Dorothy M. Woodey
A memorial service for Dorothy M. Woodey, who retired in 1976 as an administrative assistant in the Baltimore school system, will be held at 3 p.m. today at Timonium United Methodist Church, Pot Spring and Chantry roads.
Mrs. Woodey died Jan. 2 of heart failure at the Southern Maryland Hospital Center in Waldorf, where she had lived for the past two years. She was 82.
The former Dorothy M. Wheeler, born in Aberdeen, graduated from Eastern High School and studied at the Maryland Institute College of Art before working as a clerk typist and purchasing agent for the Bethlehem Steel Corp.
Her career with the schools began in the late 1940s, when she was administrative secretary for an evening adult education program at City College. Later, she was secretary to the dean of the newly established Baltimore Junior College, now the New Community College of Baltimore.
From 1955 to 1976, she worked under the city's assistant superintendent for secondary schools. In the early 1960s, she also taught typing and shorthand in adult evening classes.
After 1976, she worked briefly for the Maryland Hospital Corp.
She married John F. Woodey in 1933. He died in 1983.
Mrs. Woodey was former president of the Maryland Educational Secretaries Association and had been secretary of the administrative board of Timonium United Methodist Church.
In recent years, she painted in oils, wrote short stories and took courses in both subjects.
She is survived by two sons, J. Joel Woodey of Timonium and C. Emmitt Woodey of Waldorf; and four grandchildren.
Memorial services for Blanche O'Dell Williams of Murray Hill in Baltimore County will be held at 2:30 p.m. today at the Second Presbyterian Church, 4200 St. Paul St.
Mrs. Williams died Thursday of pneumonia. She was 89.
Born and reared in Muskogee, Okla., she was a journalism graduate of the University of Arkansas and once was the society page editor of the newspaper in Muskogee.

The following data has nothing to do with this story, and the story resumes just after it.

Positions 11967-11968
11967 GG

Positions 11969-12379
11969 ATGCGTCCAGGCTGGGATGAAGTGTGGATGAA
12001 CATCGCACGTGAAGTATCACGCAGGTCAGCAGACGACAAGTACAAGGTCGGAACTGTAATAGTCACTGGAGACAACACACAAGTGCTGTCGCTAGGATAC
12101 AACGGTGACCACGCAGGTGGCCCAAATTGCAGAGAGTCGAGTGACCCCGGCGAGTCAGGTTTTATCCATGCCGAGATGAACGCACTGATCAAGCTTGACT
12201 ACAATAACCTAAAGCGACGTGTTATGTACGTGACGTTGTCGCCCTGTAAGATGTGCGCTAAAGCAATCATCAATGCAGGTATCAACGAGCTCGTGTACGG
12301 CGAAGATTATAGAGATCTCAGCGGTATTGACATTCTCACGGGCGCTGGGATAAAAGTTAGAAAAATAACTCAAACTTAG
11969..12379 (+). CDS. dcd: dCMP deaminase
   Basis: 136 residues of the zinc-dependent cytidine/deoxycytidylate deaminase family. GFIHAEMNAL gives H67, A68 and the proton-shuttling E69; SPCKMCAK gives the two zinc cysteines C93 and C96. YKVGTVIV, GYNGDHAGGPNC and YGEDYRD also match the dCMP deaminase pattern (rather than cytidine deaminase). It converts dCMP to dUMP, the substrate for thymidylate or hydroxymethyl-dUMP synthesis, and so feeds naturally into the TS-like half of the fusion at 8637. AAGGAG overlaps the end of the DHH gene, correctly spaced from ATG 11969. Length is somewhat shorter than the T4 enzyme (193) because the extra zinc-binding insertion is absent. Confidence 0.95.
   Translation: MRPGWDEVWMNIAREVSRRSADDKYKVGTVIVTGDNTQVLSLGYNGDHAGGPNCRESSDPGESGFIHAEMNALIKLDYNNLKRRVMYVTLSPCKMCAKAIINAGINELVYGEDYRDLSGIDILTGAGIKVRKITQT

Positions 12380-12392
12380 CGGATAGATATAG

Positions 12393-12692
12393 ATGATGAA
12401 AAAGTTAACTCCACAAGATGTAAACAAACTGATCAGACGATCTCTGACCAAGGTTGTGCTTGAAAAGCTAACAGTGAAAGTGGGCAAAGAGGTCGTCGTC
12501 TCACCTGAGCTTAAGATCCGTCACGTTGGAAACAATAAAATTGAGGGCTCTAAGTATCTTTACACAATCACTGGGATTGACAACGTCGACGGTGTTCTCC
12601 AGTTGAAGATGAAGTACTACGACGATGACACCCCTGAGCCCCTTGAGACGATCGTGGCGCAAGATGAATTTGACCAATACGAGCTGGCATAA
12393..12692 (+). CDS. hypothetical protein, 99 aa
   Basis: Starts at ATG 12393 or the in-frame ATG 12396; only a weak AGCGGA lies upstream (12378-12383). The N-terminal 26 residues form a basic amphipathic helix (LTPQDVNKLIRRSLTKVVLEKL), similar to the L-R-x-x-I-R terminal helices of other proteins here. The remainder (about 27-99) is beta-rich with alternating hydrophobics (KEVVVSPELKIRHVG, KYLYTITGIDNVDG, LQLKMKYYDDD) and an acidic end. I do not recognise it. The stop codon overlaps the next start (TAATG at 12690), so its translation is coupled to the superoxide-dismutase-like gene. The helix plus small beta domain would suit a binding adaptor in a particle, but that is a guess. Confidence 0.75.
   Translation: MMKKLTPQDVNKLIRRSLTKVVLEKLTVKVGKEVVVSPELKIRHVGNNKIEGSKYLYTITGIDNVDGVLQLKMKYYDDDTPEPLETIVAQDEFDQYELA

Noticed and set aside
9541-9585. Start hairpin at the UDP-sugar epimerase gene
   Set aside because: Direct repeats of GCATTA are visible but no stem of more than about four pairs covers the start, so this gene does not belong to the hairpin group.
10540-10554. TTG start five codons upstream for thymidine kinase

She moved to Baltimore in 1940 when she married Albert V. Williams, president of the Williams Construction Co.
She was a member of the Baltimore Country Club, the Womens Club of Roland Park, the Woodbrook-Murray Hill Garden Club, the Union Memorial Hospital Auxiliary and the Greater Baltimore Medical Center Auxiliary. She was active in the parents' and grandparents' associations of the Bryn Mawr School.
In addition to her husband, her survivors are a daughter, Jennie Lee W. Fowlkes of Baltimore; a son, Albert H. Williams of Timonium; and five grandchildren.
The family suggested memorial contributions to Second Presbyterian Church or Nanticoke United Methodist Church in Nanticoke.
Services for Charles Tyson, a retired steelworker, will be held at 6 p.m. today at the Southern Baptist Church, 1701 N. Chester St.
Mr. Tyson died Wednesday of heart failure at the Inns of Evergreen nursing home on West Belvedere Avenue. He was 72.
He retired more than 10 years ago from the Sparrows Point plant of Bethlehem Steel Corp., where he worked for 30 years.
The native of Morven, N.C., moved to the Baltimore area in 1947.
Mr. Tyson is survived by his wife, the former Mary Catherine Townsend; seven daughters, Betty Jean Duncan of Charlotte, N.C., Ernestine Boyd of Columbia and Doris Campbell, Charlene Scott, Diane James, Denise Tyson and Geraldine Ezigbo, all of Baltimore; a son, Evan Tyson of Camden, N.J.; a brother, Jake Tyson of Baltimore; a sister, Beatrice Myers of Albemarle, N.C.; and 10 grandchildren.
Louis John Alves
A memorial Mass for Louis John Alves, a retired Bethlehem Steel maintenance worker and a former merchant seaman, will be offered at 7 p.m. Feb. 21 at Our Lady of Assumption Roman Catholic Church in New Bedford, Mass.
Mr. Alves, a resident of Essex in recent years, died Jan. 23 at Franklin Square Hospital. He had been in declining health since suffering a stroke three years ago.
Born in Providence, R.I., and reared in New Bedford, Mr. Alves was a merchant seaman for most of his working years. He moved to the Baltimore area in 1968 to help operate an Edgemere tavern owned by a friend who was ill with cancer.
"He stuck by his friends," said Phyllis Eich, Mr. Alves' companion for the last 16 years.
Mr. Alves worked 10 years for Bethlehem Steel, retiring in 1979.
His two marriages ended in divorce. Surviving, in addition to Ms. Eich, are four sons, Louis Alves Jr. of Boston, Darryl Alves of Somerset, N.J., and Kenneth Alves and Earl Silva, both of New Bedford; two daughters, Louise Alves and Maryland Silva, both of New Bedford; a sister, Anita Burr, and a brother, John B. Alves, also both of New Bedford; 14 grandchildren; 12 great-grandchildren; and close friends, George and Eloise Corbin of Baltimore.
0 A burial service in New Bedford was private.
Mary S. Taylor